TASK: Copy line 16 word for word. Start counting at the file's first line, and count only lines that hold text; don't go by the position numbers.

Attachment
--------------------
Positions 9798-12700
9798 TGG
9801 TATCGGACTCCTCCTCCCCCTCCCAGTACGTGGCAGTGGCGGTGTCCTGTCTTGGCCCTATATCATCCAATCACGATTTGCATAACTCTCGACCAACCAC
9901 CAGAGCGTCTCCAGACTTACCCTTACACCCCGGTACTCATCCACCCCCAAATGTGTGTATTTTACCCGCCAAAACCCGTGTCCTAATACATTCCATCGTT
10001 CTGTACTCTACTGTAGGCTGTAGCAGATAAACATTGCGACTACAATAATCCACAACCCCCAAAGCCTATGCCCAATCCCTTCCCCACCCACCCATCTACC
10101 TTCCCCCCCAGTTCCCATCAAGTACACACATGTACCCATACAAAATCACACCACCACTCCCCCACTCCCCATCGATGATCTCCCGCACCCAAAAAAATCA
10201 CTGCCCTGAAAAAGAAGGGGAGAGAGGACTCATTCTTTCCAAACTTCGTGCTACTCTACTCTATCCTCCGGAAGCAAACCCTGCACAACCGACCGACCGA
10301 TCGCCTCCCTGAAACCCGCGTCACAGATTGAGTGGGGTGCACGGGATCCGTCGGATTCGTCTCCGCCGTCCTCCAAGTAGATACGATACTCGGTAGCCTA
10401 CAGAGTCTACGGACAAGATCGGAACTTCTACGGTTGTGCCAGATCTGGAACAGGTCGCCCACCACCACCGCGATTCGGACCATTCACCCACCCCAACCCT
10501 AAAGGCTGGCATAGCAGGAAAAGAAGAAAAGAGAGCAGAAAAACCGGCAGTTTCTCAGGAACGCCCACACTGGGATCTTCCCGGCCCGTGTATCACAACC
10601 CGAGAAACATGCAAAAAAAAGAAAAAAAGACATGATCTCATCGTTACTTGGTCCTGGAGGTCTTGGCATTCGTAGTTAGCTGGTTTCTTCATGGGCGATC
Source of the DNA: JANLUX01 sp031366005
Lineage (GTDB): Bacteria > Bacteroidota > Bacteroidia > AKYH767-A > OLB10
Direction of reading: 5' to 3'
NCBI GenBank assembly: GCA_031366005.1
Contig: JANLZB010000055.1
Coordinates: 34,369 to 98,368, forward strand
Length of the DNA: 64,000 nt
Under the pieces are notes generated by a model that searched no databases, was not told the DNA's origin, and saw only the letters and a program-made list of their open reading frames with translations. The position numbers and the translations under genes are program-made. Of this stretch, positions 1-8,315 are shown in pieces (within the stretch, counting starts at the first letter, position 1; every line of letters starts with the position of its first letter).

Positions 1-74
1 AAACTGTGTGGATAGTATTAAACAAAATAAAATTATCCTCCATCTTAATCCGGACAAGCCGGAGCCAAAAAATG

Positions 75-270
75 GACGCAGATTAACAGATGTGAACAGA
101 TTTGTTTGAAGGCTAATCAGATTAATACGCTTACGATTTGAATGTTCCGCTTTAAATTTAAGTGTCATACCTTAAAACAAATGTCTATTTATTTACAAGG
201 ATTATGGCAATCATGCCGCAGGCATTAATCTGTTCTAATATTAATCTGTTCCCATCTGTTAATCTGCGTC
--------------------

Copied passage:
Contig: JANLZB010000055.1